By Noah Schaffer
A beloved figure to both the local gospel community and deep southern soul collectors, Bishop Lee Mitchell has passed following a long illness, according to social media reports from his friends and family. Mitchell was 75.
One of the leading deep soul websites called the Alabama-born Mitchell “one of the great unknowns who never made a bad disc” because of the staggering secular 45s he released in the ’60s and ’70s.
After moving to Boston in 1958, Mitchell replaced the renowned Bill Moss in the Bibletones. In 1967 he cut a record for Sure Shot, a label owned by the infamous Texas wheeler and dealer Don Robey. The discs he made in the ’70s weren’t big hits, but in recent years they’ve been spun by the legendary British DJ John Peel and fetched upwards of $350 on eBay. According to one story, Mitchell was offered “Let’s Stay Together” before Al Green cut it but turned it down. Sessions for the great Alabama producer Neal Hemphill resulted in a few 45s, but the full album has still never seen the light of day.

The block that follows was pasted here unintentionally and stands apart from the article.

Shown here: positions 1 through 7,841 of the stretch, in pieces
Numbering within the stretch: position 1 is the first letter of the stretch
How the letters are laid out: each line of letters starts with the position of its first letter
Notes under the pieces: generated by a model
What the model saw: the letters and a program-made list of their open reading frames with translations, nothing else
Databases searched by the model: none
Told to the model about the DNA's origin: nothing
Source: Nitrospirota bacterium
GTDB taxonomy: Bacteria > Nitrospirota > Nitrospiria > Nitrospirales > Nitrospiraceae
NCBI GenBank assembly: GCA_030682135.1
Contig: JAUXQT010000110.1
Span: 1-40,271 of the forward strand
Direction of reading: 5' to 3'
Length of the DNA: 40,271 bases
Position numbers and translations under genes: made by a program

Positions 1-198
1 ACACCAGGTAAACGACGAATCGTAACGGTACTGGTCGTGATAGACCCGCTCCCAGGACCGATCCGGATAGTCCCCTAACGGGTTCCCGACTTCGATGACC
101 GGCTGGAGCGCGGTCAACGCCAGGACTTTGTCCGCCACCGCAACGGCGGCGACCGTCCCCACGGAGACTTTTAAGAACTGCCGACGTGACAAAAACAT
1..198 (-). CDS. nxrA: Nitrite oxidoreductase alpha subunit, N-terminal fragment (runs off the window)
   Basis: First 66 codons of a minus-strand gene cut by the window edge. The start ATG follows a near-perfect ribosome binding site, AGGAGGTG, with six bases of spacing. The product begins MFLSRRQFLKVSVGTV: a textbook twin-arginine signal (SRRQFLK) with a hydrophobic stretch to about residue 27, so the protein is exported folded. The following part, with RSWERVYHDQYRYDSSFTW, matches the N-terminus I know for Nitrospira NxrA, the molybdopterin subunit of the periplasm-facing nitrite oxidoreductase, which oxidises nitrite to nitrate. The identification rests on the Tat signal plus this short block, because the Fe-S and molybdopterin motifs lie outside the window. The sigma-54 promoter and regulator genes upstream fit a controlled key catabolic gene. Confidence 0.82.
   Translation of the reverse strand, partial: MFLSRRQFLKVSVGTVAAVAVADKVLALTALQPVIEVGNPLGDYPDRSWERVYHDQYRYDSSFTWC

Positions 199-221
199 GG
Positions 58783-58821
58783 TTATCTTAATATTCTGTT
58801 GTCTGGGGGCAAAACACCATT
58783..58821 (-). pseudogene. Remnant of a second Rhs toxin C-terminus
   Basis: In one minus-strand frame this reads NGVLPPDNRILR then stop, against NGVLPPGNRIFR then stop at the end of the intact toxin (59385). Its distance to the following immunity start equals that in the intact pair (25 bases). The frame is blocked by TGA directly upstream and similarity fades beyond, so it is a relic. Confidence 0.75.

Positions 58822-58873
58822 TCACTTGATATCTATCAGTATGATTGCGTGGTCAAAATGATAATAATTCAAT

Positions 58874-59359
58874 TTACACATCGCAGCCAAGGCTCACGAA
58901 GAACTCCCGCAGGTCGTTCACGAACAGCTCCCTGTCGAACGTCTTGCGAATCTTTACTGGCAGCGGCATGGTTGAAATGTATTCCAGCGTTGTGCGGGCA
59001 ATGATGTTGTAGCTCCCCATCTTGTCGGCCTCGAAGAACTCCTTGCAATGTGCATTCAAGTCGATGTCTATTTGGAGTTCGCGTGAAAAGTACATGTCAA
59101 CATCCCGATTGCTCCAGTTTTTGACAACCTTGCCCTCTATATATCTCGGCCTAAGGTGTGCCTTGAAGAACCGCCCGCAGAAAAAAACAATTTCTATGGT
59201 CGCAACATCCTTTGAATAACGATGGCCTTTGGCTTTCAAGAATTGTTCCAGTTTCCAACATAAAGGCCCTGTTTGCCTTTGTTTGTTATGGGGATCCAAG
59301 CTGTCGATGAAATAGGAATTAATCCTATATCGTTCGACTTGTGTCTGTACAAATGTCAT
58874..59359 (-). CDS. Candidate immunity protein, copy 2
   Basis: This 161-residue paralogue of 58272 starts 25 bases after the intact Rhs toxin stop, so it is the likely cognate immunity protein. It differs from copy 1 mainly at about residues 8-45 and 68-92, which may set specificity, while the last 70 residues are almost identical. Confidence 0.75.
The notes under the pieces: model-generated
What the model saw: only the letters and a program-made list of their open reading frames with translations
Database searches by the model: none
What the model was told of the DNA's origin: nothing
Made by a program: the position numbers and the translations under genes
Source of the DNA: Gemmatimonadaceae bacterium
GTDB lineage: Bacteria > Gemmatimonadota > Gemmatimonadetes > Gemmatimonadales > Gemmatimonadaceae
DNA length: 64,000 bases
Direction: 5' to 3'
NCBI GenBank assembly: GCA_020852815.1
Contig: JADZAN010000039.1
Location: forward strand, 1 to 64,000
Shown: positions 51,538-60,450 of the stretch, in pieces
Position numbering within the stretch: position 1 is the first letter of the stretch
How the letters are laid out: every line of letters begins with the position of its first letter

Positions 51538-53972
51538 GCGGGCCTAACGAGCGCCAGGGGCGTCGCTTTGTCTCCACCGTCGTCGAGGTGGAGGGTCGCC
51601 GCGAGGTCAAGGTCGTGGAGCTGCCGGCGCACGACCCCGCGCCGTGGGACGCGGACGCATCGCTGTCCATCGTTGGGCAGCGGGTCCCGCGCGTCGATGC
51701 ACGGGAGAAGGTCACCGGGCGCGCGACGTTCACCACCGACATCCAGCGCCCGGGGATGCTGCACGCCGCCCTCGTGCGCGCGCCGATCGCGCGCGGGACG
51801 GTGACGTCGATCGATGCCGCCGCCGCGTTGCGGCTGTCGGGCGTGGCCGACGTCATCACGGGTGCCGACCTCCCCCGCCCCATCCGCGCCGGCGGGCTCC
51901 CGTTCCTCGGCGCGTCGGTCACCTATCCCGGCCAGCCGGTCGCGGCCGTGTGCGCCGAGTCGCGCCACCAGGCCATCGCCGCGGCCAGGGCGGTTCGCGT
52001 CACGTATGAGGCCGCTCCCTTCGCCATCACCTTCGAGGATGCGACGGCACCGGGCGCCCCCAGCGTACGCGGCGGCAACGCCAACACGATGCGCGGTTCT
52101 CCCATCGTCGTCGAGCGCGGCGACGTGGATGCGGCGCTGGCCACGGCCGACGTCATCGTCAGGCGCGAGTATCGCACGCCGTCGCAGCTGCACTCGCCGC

Even when he was making secular soul, Mitchell’s intense vocal style never strayed from his gospel roots, and by the ’80s he was back to making a joyful noise in Boston. He was a mainstay at the gospel brunch at the original House of Blues in Cambridge and appeared at venues such as the Orpheum and Vermont’s Discover Jazz Festival. Along with his wife Rev. Mary Mitchell, he led his own congregation at Dorchester’s Salvation Christian Center Church.
But Mitchell was also comfortable singing soul when asked. He was a vocalist with doo-wop promoter Harvey Robbins’s revues and recorded “Rev. Lee Sings Songs of Love” with former LaVern Baker music director Peter Marshall. He also sang with Boston-bred soul singer Eli “Paperboy” Reed.
Earlier this fall Boston’s gospel community came together for a tribute to Mitchell – or as the gospel song says, they gave him his flowers while he was here. According to one attendee, Mitchell, despite his illness, sang the gospel chestnut “I’m Still Holding On.”